Terence “Bud” Crawford grew up a multi-sport athlete in North Omaha, but street fighting most brought out his hyper-competitiveness, supreme confidence, fierce determination, and controlled fury. He long ago spoke of being a world champion. That’s just what he’s become, too, and he’s now sharing his success with the community that raised him and in which he still resides.
A gifted but star-crossed amateur boxer, Crawford turned pro in 2008 and for years he fought everywhere but Omaha. It was only after winning the WBO title last March against Ricky Burns in Scotland that he finally returned home to fight as a professional. As reigning champion Crawford headlined a June 28 CenturyLink Center Omaha card. He successfully defended his title with a rousing 9-round technical knockout over Yuriorkis Gamboa before 10,900 animated fans.
He made a second victorious defense here Nov. 29 against challenger Ray Beltran. Before a super-charged crowd of 11,200, he dismantled Beltran en route to a 12-round unanimous decision. The convincing win made him Ring Magazine’s Fighter of the Year.
Even with everything he’s done, Crawford, who’s expected to move up to the welterweight division, says, “I’m hungry because I want more. I don’t want to just stop at being good, I want to be great. I want to keep putting on performances that will take me to that next level.”
This warrior believes winning is his hard-earned destiny, saying, “If I fight like I want to fight, can’t nobody beat me.”
Through it all he remains devoted to community. Residents reciprocate by
turning out in droves, showering him with rock star adulation.
Chants of “Crawford, Crawford, Crawford” and shouts of “We love you” filled the arena Nov. 29. When the ripped, goateed Crawford attacked, fans went wild. He fed off dynamic energy and high theatrics, his counterpunching, dancing style a perfect fit for the pulsating music, colored lights, fight video montages and amped-up crowd. When the decision was announced family and friends swarmed him in the ring. He climbed the ropes to acknowledge the fans, his face beaming and his gloved hands raised overhead, waving. On his way to the dressing room, the title belt around his waist and his boy at his side, he humbly accepted congratulations and posed for pictures with admirers.
Known for cool under fire, he doesn’t let the pressure of the big stage get to him.
“With him, man, he don’t give a damn if the fight’s in hell, it’s just another day in the gym,” co-manager Brian “BoMac” McIntyre says. “He knows exactly where he wants to go in this game and he knows how to get there and what it’s going to take to get there.”
North O has a history of producing great athletes. Bob Gibson, Gale Sayers, Johnny Rodgers, and Ahman Green all came out of the same poor neighborhood as Crawford. But where the others achieved their real fame outside of the city, Crawford’s doing it in his hometown. Now regarded by most as the best fighter ever from Nebraska and as one of the best, pound for pound, in the world today, he’s become a darling of HBO, whose telecasts of his last few bouts scored major ratings. He’s also become a true people’s champion.
His local loyalty is seen in his B&B Boxing Academy located in the heart of the hood. He wants it to be a launching pad for more champions.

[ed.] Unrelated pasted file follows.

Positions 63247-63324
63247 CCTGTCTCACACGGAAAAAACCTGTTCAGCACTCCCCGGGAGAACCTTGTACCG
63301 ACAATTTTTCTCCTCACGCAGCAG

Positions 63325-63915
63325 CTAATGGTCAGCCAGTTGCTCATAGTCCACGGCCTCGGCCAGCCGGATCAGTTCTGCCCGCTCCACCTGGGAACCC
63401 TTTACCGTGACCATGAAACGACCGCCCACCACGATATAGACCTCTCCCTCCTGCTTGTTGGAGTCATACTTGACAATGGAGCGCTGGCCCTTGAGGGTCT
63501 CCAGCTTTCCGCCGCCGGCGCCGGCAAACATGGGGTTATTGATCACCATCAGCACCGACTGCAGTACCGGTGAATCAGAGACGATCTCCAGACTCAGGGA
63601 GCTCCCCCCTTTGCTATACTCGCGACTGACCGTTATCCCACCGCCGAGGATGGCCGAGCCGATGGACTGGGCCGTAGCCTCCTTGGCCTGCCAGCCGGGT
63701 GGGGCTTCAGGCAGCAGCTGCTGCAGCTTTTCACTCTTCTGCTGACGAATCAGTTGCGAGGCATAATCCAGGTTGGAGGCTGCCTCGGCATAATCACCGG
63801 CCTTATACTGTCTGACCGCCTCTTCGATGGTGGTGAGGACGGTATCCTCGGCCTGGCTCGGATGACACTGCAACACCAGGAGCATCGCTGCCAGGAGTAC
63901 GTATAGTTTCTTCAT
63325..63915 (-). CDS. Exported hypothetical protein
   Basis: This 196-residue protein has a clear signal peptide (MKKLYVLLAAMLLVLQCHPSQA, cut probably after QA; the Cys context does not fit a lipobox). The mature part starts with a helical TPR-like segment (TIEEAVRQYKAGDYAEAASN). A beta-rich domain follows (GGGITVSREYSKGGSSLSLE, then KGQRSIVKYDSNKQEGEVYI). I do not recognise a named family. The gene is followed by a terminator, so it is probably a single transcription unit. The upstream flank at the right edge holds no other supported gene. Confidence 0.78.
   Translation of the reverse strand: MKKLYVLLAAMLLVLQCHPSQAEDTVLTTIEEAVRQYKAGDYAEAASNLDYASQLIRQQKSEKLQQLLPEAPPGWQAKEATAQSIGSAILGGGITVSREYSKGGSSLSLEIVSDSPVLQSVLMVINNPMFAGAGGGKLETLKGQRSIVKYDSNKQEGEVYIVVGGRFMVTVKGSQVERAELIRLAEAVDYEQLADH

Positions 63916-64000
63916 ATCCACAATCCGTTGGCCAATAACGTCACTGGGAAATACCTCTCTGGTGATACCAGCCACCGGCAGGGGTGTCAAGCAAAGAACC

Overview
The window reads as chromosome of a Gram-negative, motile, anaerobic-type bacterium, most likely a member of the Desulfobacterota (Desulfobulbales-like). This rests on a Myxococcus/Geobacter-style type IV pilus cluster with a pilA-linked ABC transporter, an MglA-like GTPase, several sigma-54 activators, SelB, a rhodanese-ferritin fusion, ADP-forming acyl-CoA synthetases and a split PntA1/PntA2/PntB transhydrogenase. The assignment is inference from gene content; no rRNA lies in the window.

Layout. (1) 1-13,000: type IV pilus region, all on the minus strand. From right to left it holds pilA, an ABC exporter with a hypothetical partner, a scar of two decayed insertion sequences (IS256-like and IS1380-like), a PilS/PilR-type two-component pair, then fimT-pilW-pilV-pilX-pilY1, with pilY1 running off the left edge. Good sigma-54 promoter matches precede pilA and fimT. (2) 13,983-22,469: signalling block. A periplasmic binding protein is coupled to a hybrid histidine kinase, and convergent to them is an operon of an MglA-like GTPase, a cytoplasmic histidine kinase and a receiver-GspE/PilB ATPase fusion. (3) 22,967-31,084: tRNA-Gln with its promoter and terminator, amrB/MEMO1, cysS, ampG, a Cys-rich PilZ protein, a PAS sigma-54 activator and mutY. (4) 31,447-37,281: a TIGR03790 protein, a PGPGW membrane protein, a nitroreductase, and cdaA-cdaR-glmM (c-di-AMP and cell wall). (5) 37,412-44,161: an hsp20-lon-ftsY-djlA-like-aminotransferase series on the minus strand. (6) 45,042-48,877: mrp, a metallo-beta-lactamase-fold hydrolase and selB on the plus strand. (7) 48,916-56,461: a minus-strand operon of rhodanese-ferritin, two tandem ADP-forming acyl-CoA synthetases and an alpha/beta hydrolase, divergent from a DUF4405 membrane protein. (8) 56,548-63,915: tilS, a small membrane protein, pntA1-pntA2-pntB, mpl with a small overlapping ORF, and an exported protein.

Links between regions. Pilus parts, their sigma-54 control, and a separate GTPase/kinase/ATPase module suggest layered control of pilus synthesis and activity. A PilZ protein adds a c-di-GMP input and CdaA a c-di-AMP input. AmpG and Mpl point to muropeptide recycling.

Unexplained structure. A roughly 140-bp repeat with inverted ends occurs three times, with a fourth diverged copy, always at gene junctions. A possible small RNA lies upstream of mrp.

“I want to show we’re not just stepping stones, we do have talent in Omaha and I’m not the only one with the talent—it’s just that people have never been given opportunities like I’ve had.”
He’s “lost count” of the aspiring boxers trying to follow his path. He wants boxing to get kids off the street the way it did for him. “I want to be a positive influence and show them a different route.” McIntyre, his partner in the gym, says they aim “to develop young kids into young men and young men into responsible adults,” adding, “We want to let everyone know if we can make it from this community, they can, too.”
Treven Coleman-Avant is among the fighter stable there trying to emulate Crawford’s ring success.
“I pray for many years to come he’ll be the champion,” Coleman-Avant says. “And I plan to come right up along with him.”
It’s not all about fighting. Before Thanksgiving Crawford handed out free turkeys outside the gym, personally greeting recipients and receiving hugs, kisses, thank-yous and God-bless-yous in return.
“If I’m going to have my name out there I want to be in the middle of it interacting with the people I make happy,” he says.
“Much appreciated,” a woman in line offered. “He’s not forgotten us,” another woman said. “He takes his and gives back to where he started from,” a man added.
Shawntay Crawford says of her brother, “He’s a loving, caring person. You see him being a true champion outside the ring and that’s what its all about,” Coleman-Avant adds.
Bud simply says, “We all make the community and I feel like when you’re going good—give back and help out.”
The fighter takes care of his own. McIntyre, among several Omaha-based coaches and trainers with Team Crawford, says, “Bud’s assured me we’re never going to fall apart. He’s given us that security we’re here to stay.”
Crawford’s also revived boxing in Omaha, where the sport was dormant until his emergence. Few thought Omaha could support a world title card. “A lot of people doubted and now they’re believers,” Crawford says.
He expects to fight again in Omaha for Top Rank and HBO. “As long as I keep performing to my best abilities, put on a great show and, as long as everybody keeps coming out to support me, of course they’re going to keep coming back. Why wouldn’t they?”
“Like I always say,” Crawford concludes, “there’s no place like home.”